Marisela Escobedo Ortiz’s daughter, Rubí Marisol Frayre Escobedo, was 16 when she disappeared from the house in Ciudad Juárez, Chihuahua in August 2008. From that moment on, Ms. Escobedo Ortiz worked tirelessly to find her daughter, who she believed dead, and to bring her murderer to justice. Thanks to her own investigations and the pressure she put on the authorities in Chihuahua, Ms. Frayre Escobedo’s boyfriend, Sergio Rafael Barraza Bocanegra, was arrested as a suspect and prosecuted for this crime in 2009. With his cooperation, the remains fo the murdered teenager were found and returned to her mother. Despite this, and although Barraza Bocanegra also confessed to the crime, he was absolved and released on 30 April 2010. Ms. Escobedo Ortiz did not give up her fight for justice, and largely thanks to her campaign, a second court revoked the original sentence and convicted Barraza Bocanegra for the murder of Ms. Fraye Escobedo. Barraza Bocanegra was nolonger in custody by this time and had fled to the state of Zacatecas. Due to a lack of cooperation between the different state authorities, nothing was done to arrest Barraza Bocanegra, so Ms Escobedo Ortiz tracked him down of her own accord and attempted to have him arrested. She visited the Procuradores de Justicia (Heads of the Prosecuting Services) in Chihuahua and Zacatecas and in July 2010 she travelled to Mexico City to speak to both President Felipe Calderón and the Procurador General de Justicia Federal (The Head of the Federal Prosecution Service), but both declined to receive her. On 3 December she set up a permanent protest in the city of Chihuahua declaring “No me voy a mover de aquí hasta que detengan al asesino de mi hija” (I’m not leaving until my daughter’s murderer is arrested”)  She also denounced that she was subject to death threats from members of Barreza Bocanegra’s family. On 17 December 2010 she was murdered in front of Government Palace in Chihuahua City. Later, it transpired that her daughter’s murderer was also thought to be implicated in this crime.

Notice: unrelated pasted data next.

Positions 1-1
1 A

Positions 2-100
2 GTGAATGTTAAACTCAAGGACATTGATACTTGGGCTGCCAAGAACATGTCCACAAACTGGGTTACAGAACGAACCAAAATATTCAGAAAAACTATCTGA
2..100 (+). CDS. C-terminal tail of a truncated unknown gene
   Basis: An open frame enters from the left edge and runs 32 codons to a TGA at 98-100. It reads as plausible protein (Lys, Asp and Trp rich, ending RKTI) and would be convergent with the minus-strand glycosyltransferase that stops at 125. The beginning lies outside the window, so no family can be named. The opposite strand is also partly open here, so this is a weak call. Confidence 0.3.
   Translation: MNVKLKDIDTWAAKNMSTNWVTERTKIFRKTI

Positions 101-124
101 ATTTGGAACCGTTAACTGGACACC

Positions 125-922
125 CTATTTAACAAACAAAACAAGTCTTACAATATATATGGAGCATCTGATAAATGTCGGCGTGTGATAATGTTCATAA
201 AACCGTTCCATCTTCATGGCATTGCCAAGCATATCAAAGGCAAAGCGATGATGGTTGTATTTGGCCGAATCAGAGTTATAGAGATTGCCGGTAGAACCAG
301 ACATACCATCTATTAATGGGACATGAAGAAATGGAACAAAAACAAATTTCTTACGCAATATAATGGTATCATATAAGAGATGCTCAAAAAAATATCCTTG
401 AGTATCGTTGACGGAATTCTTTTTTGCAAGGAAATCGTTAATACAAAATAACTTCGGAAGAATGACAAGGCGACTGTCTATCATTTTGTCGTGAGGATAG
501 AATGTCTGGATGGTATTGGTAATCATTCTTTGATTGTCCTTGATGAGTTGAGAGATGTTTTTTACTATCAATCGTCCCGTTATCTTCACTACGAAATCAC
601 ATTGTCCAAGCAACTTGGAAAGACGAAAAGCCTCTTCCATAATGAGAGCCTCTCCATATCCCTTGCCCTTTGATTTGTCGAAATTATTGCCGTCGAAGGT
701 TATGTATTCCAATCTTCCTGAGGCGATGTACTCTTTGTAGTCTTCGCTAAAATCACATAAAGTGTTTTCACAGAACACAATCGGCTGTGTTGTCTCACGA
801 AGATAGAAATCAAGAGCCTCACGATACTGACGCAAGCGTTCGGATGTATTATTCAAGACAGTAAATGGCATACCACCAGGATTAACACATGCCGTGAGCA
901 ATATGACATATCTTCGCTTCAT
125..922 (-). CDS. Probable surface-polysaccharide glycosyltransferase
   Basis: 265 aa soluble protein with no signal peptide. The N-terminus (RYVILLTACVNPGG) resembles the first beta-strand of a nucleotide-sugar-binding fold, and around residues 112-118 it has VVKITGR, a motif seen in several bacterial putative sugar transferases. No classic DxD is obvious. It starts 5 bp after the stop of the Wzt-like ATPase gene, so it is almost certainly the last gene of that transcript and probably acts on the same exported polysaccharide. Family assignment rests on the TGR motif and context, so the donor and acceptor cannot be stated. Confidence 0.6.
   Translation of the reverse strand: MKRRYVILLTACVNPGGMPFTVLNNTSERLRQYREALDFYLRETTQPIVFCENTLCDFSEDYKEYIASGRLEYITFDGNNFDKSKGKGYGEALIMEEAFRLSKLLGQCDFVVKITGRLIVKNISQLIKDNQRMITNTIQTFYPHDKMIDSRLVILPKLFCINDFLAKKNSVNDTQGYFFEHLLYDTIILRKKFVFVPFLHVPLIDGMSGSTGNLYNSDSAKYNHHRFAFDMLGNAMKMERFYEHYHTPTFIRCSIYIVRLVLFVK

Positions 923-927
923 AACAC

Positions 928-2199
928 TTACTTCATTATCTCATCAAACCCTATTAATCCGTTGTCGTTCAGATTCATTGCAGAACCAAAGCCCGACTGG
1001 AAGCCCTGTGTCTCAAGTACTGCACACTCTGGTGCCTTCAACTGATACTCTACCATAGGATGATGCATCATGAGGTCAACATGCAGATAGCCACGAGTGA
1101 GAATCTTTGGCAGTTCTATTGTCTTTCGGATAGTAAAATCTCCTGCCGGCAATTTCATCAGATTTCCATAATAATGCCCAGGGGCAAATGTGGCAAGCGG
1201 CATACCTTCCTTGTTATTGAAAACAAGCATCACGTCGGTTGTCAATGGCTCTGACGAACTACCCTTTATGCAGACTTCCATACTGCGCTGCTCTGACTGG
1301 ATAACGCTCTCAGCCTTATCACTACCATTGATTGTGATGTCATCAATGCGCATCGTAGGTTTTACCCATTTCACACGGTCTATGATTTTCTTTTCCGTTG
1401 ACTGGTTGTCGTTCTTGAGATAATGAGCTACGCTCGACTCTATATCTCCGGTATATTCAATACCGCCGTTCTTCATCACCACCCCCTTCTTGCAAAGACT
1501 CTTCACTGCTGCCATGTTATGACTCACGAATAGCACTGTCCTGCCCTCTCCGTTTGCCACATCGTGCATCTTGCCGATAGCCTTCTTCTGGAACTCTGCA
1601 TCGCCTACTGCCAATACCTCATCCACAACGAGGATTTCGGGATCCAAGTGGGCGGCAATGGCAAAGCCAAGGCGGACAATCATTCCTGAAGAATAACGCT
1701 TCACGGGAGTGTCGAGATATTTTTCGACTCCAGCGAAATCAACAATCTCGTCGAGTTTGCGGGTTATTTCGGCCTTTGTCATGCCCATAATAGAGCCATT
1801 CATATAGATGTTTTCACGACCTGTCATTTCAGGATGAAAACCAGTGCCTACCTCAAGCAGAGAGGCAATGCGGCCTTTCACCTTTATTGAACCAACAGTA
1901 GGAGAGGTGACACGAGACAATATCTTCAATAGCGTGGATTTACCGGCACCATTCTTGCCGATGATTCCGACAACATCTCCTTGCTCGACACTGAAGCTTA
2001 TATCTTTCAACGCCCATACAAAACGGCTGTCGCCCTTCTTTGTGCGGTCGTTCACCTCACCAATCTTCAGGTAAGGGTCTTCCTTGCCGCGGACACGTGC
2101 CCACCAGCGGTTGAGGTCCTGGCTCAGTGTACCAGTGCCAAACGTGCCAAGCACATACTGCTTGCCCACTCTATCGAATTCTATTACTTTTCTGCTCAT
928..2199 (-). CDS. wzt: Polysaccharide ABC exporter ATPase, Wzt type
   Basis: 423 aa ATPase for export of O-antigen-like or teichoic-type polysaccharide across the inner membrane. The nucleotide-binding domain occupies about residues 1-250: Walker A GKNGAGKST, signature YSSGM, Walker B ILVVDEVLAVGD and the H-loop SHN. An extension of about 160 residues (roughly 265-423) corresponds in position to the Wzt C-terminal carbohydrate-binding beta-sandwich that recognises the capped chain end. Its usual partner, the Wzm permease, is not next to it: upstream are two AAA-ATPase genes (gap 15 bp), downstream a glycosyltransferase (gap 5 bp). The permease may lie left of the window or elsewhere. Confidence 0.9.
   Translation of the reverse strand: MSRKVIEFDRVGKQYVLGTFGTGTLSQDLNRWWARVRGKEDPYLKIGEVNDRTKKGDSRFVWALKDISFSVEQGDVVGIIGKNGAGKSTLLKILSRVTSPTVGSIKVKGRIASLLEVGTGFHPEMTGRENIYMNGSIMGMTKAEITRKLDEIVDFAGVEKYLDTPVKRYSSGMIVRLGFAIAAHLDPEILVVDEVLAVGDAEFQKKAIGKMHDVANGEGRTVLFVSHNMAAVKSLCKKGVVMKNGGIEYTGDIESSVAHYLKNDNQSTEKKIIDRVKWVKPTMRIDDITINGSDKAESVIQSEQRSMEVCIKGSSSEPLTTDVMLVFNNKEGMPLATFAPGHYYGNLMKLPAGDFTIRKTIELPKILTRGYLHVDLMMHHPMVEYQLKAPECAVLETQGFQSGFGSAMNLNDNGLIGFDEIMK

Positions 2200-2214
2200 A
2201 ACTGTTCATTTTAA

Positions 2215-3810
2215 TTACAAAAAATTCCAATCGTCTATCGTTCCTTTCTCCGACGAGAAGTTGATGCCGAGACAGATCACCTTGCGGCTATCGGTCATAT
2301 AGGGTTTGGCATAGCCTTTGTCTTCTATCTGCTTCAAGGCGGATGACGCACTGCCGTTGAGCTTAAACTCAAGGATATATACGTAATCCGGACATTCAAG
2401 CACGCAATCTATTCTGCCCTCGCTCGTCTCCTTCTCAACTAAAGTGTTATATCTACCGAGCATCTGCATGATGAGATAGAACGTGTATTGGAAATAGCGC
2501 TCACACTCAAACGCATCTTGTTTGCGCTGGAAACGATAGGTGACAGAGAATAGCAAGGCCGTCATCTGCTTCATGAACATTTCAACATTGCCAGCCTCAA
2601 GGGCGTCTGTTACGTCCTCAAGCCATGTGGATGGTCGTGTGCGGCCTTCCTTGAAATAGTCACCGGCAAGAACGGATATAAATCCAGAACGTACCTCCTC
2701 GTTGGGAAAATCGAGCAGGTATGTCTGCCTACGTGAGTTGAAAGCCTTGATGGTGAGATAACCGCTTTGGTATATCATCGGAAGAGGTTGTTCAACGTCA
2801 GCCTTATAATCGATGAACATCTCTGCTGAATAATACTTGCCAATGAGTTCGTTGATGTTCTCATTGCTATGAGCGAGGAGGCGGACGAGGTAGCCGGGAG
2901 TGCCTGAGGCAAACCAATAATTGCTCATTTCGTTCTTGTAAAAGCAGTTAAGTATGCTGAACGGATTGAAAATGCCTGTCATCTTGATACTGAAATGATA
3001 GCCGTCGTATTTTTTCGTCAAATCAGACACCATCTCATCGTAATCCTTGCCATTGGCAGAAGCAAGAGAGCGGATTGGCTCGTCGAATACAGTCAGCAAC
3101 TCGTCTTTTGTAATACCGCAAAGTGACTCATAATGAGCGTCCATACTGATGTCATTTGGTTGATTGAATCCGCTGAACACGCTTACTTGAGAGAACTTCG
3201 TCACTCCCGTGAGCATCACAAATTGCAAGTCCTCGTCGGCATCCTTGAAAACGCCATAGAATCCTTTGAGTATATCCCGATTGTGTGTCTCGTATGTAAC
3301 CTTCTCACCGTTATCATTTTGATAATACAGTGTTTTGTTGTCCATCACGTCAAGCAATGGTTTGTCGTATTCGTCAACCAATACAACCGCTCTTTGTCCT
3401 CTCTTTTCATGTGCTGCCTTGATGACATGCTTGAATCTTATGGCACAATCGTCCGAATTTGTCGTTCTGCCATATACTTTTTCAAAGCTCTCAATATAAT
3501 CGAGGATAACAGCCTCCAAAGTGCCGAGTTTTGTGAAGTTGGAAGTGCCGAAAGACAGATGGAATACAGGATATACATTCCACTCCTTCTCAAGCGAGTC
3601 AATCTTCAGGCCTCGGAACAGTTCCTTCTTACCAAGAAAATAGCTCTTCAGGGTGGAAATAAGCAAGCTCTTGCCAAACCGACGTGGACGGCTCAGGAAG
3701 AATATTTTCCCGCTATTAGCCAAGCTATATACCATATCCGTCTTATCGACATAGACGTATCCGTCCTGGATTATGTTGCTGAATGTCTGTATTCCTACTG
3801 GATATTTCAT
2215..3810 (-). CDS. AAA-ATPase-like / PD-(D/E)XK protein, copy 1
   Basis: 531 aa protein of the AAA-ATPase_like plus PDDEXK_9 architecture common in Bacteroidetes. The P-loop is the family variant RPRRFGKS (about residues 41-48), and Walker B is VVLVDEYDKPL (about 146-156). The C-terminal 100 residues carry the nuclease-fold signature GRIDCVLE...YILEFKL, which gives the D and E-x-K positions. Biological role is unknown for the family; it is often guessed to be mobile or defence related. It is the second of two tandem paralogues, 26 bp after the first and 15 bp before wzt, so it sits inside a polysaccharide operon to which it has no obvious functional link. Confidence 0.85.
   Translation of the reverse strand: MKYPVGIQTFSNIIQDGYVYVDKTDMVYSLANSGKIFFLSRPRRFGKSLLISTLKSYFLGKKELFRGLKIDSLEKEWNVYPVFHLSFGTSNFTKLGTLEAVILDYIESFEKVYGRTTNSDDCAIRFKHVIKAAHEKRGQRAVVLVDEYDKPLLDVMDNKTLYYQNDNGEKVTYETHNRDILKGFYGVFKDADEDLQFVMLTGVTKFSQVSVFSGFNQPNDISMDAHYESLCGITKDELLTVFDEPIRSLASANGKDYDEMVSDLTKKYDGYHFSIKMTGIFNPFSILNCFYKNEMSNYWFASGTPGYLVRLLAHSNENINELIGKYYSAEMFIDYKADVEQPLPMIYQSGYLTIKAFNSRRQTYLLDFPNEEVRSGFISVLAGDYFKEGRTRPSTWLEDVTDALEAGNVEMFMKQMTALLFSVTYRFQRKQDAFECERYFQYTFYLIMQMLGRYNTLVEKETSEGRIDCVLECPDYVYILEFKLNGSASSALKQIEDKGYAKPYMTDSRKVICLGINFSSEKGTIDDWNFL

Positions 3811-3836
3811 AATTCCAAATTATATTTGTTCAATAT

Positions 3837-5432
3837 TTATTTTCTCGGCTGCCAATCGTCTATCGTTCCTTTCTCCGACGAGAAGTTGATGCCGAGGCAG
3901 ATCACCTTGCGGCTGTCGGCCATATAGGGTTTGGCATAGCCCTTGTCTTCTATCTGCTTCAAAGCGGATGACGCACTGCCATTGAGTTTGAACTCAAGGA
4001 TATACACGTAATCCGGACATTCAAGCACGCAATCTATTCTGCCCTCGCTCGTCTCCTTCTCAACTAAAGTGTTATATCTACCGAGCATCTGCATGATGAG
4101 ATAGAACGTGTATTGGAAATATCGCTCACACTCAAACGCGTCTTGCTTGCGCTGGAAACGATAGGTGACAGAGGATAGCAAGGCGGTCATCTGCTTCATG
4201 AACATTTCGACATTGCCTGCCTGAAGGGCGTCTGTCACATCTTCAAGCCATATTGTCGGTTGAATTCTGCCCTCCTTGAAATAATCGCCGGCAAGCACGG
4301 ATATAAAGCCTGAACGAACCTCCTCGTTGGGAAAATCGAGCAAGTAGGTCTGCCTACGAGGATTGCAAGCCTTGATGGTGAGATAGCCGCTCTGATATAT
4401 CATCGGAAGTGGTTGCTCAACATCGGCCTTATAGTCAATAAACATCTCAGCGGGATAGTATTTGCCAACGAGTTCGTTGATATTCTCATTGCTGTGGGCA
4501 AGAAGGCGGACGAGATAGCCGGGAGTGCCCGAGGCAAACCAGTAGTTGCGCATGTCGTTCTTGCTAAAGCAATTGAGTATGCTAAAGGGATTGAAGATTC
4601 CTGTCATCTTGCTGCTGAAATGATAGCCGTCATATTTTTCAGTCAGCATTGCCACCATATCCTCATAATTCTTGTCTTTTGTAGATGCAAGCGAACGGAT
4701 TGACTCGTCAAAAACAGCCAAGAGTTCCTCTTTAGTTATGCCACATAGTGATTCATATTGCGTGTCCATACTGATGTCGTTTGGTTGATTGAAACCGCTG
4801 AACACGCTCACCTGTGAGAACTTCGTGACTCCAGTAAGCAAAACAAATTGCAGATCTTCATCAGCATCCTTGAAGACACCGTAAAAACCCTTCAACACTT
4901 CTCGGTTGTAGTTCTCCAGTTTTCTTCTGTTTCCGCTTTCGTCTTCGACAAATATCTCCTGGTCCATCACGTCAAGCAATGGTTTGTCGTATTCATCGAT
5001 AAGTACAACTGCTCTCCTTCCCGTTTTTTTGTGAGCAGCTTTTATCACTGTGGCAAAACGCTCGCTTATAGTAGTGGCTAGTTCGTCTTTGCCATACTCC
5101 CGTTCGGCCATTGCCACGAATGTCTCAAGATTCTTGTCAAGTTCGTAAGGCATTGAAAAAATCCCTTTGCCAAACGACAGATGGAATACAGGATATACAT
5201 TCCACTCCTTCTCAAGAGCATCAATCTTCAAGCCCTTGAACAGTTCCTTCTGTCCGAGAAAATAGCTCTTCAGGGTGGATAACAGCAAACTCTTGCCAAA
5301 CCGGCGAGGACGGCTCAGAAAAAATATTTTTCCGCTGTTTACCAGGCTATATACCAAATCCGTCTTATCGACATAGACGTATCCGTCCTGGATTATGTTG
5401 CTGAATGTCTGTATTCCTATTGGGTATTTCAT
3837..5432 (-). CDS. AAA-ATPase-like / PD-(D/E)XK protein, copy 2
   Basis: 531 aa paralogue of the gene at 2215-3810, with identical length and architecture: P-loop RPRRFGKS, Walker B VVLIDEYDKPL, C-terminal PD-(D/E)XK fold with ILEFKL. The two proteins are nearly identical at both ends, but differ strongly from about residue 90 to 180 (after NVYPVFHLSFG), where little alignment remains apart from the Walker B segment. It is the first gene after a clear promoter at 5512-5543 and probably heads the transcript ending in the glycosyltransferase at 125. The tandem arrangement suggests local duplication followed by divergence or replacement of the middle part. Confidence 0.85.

Susana Chávez was a poet and human rights activist from Ciudad Juárez who worked with groups that protested against femicides in Chihuahua. Among other things she coined the phrase, “Ni una muerta más” (Not one more [female] death), which has been used in innumerable protests. She used her blog “Primera tormenta” (First storm) to publicise her poetry and activism. On 6 January 2011 she herself was murdered herself after going into the city centre with friends. Postmortum her hand was cut off.
Two female deaths in three weeks in Chihuahua is sadly not newsworthy. However, the fact that both murder victims were actively participated in the defence of human rights and the fight against femicide in Ciudad Juárez, has bought the state of Chihuahua to the attention of Mexico’s national media. Amnesty International and other human rights groups have published condemnations of the situation, and candle-lit protests have been organized for the victims in cities around Mexico. As a result, it has been politically imperative for the governor of the state, César Duarte, to be seen to be doing something. Unfortunately, so far it does not appear that he intends to address the root issues of the problem; in particular, the failures of the justice system and Prosecution Service in Chihuahua to adequately investigate and prosecute the murder of women in Ciudad Juárez and Chihuahua State as a whole. Rather the idea appears to be to look for scapegoats.
In the case of Marisela Escobedo Ortiz, the judges that originally absolved Barrera Bocanegra have been suspended and are under investigation. No mention has been made of an investigation to look into to how the PGEC (Procuraduría General del Estado de Chihuahua) handled the investigation, or why, after Barrera Bocanegra was convicted, these authorities did nothing to arrest him even when they were informed of his whereabouts by Ms. Escobedo Ortiz. Neither has he addressed the question of why the state authorities failed to provide Ms. Escobedo Ortiz with adequate protection, when they were aware of the death threats against her.
In the case of Susana Chávez, the investigating officers deny that her murder had anything to do with her political activism. The state Fiscal Attorney claims that Ms. Chávez met three adolescent boys in a bar in the centre of Ciudad Juárez and decided to go back with them to their house to drink. According to the three boys, now under arrest, Ms. Chávez pretended to be a police officer and threatened to denounce them for being gang member. As a result they took her into the shower and smothered her. This story might be true, but seems very far-fetched. Ms. Chávez was 36, not 16. She was a political activist and defender of women’s human rights in the city which is most famous for its terrible record of femicide, not a naive factory worker. It is hard not to suspect that the story has been concocted and the boys arrested to ensure the case is concluded as soon as possible.
 For more details on Marisela Escobedo Ortiz’s campaign see http://www.cadhac.org/derechos_humanos/amnistia-internacional-condena-el-asesinato-de-la-activista-que-buscaba-justicia-para-su-hija/ and http://justiciaparanuestrashijas.blogspot.com/2010_12_19_archive.html